LOOK: What makes people turn to drugs?
I don’t believe there is one thing that makes people turn to drugs. I believe there are a lot of factors at play. People are very likely reaching for something to relieve their pain, their suffering. They are in fact self-soothing. More often than not, when someone is abusing alcohol and drugs they are looking to escape. The more delicate work is finding out what lies beneath. As Gabor Mate, a trauma and addiction expert says, “the question we should be asking isn’t what’s wrong with them, the question we should be asking is what happened to them?” It is hard to have compassion for a loved one who continues to use a substance that is harming them and/or others, but it is my experience that they are most likely in a world of pain about something we can’t see. Drugs are also highly addictive and damaging so while experimenting with a drug may seem like an innocent idea, you may light a fuse that is irreversible.
LOOK: What are the more common drugs that our friends and family might turn to that we should be aware of?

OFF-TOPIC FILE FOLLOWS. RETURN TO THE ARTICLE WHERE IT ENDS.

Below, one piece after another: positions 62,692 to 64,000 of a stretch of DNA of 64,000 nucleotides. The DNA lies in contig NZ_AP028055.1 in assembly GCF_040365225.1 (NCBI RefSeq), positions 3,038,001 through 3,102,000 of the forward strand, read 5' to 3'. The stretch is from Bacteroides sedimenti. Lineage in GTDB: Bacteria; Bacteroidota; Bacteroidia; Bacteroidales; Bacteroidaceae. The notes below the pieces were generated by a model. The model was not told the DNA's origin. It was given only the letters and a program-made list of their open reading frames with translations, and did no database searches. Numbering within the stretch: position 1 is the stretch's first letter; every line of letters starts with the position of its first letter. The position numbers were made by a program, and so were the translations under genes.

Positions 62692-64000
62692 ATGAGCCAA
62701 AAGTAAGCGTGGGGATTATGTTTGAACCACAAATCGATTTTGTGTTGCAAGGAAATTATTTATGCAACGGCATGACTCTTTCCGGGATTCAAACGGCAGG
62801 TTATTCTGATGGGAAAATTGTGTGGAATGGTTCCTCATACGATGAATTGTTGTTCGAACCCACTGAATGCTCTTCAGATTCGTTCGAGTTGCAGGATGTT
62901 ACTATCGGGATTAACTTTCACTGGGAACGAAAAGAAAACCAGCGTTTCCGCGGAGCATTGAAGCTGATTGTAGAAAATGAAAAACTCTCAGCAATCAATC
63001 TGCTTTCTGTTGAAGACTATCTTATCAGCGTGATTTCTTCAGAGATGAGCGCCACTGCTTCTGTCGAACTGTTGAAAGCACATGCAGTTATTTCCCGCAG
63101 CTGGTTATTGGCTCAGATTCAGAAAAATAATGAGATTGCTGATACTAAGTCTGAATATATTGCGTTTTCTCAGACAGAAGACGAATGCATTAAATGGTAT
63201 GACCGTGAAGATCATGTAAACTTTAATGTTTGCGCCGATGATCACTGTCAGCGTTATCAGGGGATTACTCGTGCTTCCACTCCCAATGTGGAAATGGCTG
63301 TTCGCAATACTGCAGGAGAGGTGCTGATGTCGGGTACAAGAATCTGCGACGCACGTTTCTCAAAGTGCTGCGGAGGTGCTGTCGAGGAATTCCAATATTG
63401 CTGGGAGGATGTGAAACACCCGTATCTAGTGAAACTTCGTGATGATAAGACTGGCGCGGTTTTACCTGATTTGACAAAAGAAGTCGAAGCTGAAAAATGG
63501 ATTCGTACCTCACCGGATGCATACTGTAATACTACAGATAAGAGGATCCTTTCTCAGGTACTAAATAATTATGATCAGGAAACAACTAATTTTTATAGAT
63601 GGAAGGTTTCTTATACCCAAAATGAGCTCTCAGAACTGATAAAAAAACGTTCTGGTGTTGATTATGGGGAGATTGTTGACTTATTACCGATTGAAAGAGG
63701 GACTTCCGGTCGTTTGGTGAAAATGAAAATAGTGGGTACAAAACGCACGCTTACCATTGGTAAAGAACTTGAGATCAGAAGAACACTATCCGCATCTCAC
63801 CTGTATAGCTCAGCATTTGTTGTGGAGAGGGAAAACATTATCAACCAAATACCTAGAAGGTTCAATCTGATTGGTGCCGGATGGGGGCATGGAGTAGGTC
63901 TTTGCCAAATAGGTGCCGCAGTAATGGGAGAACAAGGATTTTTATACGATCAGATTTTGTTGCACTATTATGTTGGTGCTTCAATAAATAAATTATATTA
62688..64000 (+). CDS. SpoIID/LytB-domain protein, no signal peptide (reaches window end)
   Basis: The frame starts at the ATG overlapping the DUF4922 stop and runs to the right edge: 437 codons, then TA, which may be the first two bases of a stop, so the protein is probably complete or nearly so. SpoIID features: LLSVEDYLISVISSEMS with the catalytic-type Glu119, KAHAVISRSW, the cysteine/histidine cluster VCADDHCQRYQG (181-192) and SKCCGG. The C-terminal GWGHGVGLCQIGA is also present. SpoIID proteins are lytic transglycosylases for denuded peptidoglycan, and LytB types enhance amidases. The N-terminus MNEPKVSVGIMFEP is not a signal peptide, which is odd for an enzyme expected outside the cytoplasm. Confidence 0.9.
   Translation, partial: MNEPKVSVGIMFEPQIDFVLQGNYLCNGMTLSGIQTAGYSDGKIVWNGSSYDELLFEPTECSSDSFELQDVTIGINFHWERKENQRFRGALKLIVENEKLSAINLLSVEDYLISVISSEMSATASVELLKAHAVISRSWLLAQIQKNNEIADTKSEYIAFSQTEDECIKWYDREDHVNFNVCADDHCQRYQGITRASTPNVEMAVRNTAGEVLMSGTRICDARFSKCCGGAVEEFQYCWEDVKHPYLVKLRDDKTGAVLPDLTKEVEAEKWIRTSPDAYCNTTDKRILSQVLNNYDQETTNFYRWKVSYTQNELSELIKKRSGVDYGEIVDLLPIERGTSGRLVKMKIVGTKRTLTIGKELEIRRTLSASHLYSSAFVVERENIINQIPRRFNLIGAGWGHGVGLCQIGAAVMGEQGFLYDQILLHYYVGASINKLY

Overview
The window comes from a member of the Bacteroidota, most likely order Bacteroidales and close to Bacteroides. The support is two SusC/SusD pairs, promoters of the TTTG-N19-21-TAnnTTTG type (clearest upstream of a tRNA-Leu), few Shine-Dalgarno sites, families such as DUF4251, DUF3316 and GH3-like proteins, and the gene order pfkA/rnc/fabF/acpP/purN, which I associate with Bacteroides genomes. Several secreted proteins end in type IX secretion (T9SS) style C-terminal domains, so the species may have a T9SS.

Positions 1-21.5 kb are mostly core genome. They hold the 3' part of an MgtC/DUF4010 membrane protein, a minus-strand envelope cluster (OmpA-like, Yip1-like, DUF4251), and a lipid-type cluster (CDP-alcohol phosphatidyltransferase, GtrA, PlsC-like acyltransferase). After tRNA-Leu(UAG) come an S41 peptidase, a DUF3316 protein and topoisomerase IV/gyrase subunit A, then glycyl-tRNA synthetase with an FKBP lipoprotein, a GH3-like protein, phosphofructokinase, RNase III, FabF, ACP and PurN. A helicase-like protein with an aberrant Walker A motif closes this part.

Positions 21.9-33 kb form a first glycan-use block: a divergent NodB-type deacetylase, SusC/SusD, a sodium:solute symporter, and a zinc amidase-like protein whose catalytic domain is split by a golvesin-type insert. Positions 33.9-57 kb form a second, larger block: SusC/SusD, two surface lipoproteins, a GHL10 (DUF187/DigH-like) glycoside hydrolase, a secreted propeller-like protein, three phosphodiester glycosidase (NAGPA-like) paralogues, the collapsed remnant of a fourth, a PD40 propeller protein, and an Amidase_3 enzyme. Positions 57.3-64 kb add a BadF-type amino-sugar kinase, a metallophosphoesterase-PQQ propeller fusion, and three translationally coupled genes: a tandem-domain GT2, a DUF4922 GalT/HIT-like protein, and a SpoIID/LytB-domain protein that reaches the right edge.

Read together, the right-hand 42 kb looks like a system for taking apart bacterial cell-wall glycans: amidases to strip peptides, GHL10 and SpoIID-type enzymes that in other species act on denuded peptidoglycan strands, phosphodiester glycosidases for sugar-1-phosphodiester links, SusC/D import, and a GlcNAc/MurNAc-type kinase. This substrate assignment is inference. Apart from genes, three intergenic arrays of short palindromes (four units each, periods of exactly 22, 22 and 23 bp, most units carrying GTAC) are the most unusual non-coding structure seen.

Common drugs might be what is in your medicine cabinet. For example, I was given Percocet after a knee surgery. I didn’t finish the bottle but remembered I had a few left. One morning, when I was horrifically hungover, I took a Percocet to help me feel better – that was a serious red flag for me. A lot of people are prescribed benzodiazepines used as tranquilizers such as Valium, Xanax or Ativan. Other folks are prescribed opiates for pain management and those include meds like Oxycontin and Vicodin. They can be highly addictive. In fact, in 2014, between 13 and 20 million people used opiates recreationally. Opiates can lead to heroin or fentanyl use, and then the risk of overdose and death increases exponentially.